ORIGINAL RESEARCH article
Hydropeaking Operations of Two Run-of-River Mega-Dams Alter Downstream Hydrology of the Largest Amazon Tributary
- 1Department of Biology, Federal University of Juiz de Fora, Juiz de Fora, Brazil
- 2Cary Institute of Ecosystem Studies, Millbrook, NY, United States
- 3Department of Ecology and Evolutionary Biology, Cornell University, Ithaca, NY, United States
- 4W.K. Kellogg Biological Station, Michigan State University, Hickory Corners, MI, United States
- 5Department of Integrative Biology, Michigan State University, Hickory Corners, MI, United States
- 6Department of Biology, Federal University of Rondônia, Porto Velho, Brazil
- 7Institute of Hydraulic Research, Federal University of Rio Grande do Sul, Porto Alegre, Brazil
- 8Department of Soil and Water Sciences, University of Florida, Gainesville, FL, United States
Large storage dams have widely documented impacts on downstream aquatic environments, but hydroelectric dams with little or no capacity for storage of water inflows (i.e., run-of-river) have received less attention. Two of the world’s largest run-of-river hydropower dams (Jirau and Santo Antônio, Brazil) are located on the Madeira River, the largest tributary to the Amazon River. Here we examine whether the Madeira dams have affected downstream seasonal flood pulses and short-term (daily and sub-daily) flow dynamics. We show that the combined effects of these dams on seasonal flood pulses were modest. However, dam operations significantly increased day-to-day and sub-daily flow variability. The increase in short-term flow variability is largely explained by rapid, short-term variations in river flow caused by fluctuations in energy demand (hydropeaking). Both the magnitude of hydropeaking and the mean absolute day-to-day change in discharge downstream of the dams doubled after dam closure. In addition, the median hourly rate of water level change downstream of the dams was three times higher than upstream. Our findings highlight that even run-of-river dams on very large rivers such as the Madeira—whose average discharge at the dam site is larger than that of the Mississippi River at its mouth—can alter downstream hydrology through hydropeaking. Although little studied in tropical floodplain rivers, hydropeaking by large run-of-river dams may be detrimental to downstream aquatic organisms and human populations that utilize the river for navigation and fisheries.
Dams affect downstream ecosystems and their biodiversity through alteration of the frequency, magnitude, duration, timing, and rate of change of natural flow regimes (Richter et al., 1996; Poff et al., 1997; Nilsson and Berggren, 2000). Most of the existing knowledge on the downstream impacts of dams comes from storage dams with relatively large reservoirs, high flow regulation, and long water residence times, which cause significant disruption of downstream flow regimes (Lehner et al., 2011). Conversely, run-of-river hydroelectric facilities (i.e., hydroelectric generation with little or no active storage of water inflows) are generally thought to have lesser impacts on downstream hydrology (Csiki and Rhoads, 2014). However, run-of-river dams can cause short-term fluctuations in downstream flow as a result of daily and sub-daily variation in flow releases to meet short-term variation in demand for electricity (Ashraf et al., 2018; Greimel et al., 2018), a phenomenon commonly known as hydropeaking. Most studies on the downstream impacts of run-of-river dams have examined relatively small dams located in North America and Europe (Anderson et al., 2015; Bejarano et al., 2018). It is not known how modern, large run-of-river dams such as those newly constructed, under construction, and planned for the Amazon basin (Anderson et al., 2018; Almeida et al., 2019b) may affect downstream flow regimes. Understanding the hydrological effects of contemporary Amazon dam operations is especially important considering that past dam construction has caused substantial hydrological alterations in some Amazonian rivers (Timpe and Kaplan, 2017).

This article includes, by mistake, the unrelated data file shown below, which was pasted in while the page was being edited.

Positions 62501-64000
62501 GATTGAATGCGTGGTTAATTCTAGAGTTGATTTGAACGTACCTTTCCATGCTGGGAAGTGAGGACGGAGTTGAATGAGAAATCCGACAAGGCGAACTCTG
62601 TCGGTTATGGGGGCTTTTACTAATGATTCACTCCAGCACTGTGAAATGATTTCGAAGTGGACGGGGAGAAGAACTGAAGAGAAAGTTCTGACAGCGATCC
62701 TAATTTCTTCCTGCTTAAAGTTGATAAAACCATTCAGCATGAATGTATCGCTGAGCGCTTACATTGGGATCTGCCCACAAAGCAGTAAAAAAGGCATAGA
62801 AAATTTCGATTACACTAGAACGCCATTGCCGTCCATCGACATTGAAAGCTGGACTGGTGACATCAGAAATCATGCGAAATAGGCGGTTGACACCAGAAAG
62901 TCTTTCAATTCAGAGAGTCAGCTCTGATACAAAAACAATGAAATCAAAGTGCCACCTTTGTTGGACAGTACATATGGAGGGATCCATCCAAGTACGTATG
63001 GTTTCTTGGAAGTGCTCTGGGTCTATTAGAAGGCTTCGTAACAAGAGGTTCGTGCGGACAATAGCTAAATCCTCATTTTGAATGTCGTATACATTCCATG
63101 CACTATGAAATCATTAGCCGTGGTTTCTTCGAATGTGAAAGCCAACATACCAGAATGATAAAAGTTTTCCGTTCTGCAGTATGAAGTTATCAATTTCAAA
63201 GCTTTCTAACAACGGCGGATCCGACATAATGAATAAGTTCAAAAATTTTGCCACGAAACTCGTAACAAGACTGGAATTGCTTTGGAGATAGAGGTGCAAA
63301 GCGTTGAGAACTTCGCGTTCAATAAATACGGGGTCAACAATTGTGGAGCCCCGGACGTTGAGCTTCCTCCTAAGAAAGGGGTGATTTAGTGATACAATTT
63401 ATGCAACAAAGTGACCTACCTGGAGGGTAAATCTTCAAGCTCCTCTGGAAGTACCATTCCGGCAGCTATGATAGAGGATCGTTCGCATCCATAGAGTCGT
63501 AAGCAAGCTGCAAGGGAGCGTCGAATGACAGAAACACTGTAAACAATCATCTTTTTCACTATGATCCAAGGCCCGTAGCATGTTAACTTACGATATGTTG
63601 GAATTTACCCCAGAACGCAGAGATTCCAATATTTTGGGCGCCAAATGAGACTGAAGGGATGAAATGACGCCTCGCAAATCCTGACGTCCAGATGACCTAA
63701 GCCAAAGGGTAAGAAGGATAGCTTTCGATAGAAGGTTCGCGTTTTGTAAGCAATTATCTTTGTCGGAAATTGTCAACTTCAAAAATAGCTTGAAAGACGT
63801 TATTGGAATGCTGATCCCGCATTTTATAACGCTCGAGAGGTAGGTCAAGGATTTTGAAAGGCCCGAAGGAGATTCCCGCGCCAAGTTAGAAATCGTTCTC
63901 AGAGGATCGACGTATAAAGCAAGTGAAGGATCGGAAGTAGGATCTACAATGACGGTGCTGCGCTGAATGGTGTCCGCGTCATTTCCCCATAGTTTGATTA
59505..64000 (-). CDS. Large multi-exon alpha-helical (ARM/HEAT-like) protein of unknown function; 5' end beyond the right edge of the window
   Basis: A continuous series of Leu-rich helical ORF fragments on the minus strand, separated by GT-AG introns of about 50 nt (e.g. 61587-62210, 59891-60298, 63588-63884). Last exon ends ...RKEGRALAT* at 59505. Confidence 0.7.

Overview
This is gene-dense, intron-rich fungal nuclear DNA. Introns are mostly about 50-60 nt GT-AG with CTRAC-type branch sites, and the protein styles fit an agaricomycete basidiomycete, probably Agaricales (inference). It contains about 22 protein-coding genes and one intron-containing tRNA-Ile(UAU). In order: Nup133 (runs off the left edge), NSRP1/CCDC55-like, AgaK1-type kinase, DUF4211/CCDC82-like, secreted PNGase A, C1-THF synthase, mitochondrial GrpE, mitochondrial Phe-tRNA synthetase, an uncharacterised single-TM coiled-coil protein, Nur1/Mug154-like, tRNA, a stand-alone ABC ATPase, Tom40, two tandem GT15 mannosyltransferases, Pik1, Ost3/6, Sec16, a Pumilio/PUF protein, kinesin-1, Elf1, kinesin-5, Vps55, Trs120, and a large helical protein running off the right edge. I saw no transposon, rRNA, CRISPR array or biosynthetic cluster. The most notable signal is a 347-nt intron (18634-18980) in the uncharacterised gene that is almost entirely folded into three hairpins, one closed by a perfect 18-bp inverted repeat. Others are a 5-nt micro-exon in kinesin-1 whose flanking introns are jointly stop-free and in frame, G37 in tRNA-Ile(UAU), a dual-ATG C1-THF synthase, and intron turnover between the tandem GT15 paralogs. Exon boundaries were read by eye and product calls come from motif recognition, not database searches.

In unregulated large rivers, the natural flow regime is key to maintaining river and floodplain biodiversity, productivity, and ecosystem processes, supporting people through fisheries, harvest of other wild foods and products, and agriculture (Junk et al., 1989; Poff et al., 1997; McClain and Naiman, 2008; Lima et al., 2017). In recent years, new large dams have been proposed in many important tributaries of the Amazon River Basin (Winemiller et al., 2016; Anderson et al., 2018; Almeida et al., 2019b), raising concerns about downstream disruption of natural flows (Forsberg et al., 2017). One of the large Amazonian rivers with vast untapped hydroelectric potential is the Madeira River, the largest source of water, sediments, and nutrients to the Amazon River mainstem (McClain and Naiman, 2008; Almeida et al., 2015).
Two of the world’s largest run-of-river dams were built on the mainstem of the Madeira River in Brazil this decade (Jirau and Santo Antônio). As of 2020, several more dams have been proposed for upstream reaches (Almeida et al., 2019b), including large storage dams on tributaries (Forsberg et al., 2017). An analysis using environmental vulnerability indices has identified the Madeira as the Amazonian river system that is most threatened by dam construction (Latrubesse et al., 2017). Recent studies on the impacts of the Jirau and Santo Antônio dams report decreases in downstream fishery yields (Santos et al., 2018; Lima et al., 2020) and suspended sediment concentrations (Latrubesse et al., 2017)—although the attribution of suspended sediment changes to the dams has been questioned because concentrations have also decreased upstream of both reservoirs (Ayes et al., 2019). A remote sensing analysis has revealed that the area inundated by the Jirau and Santo Antônio dams is 60% larger than initially predicted in pre-dam environmental impact assessments (Cochrane et al., 2017), which may be in part related to changes in project design. Although the residence time of the Madeira dams is short (Figure 1), drowned tributary valleys created by the dams show significant limnological alterations, including thermal stratification and increased availability of organic matter (De Faria et al., 2015; Almeida et al., 2019a).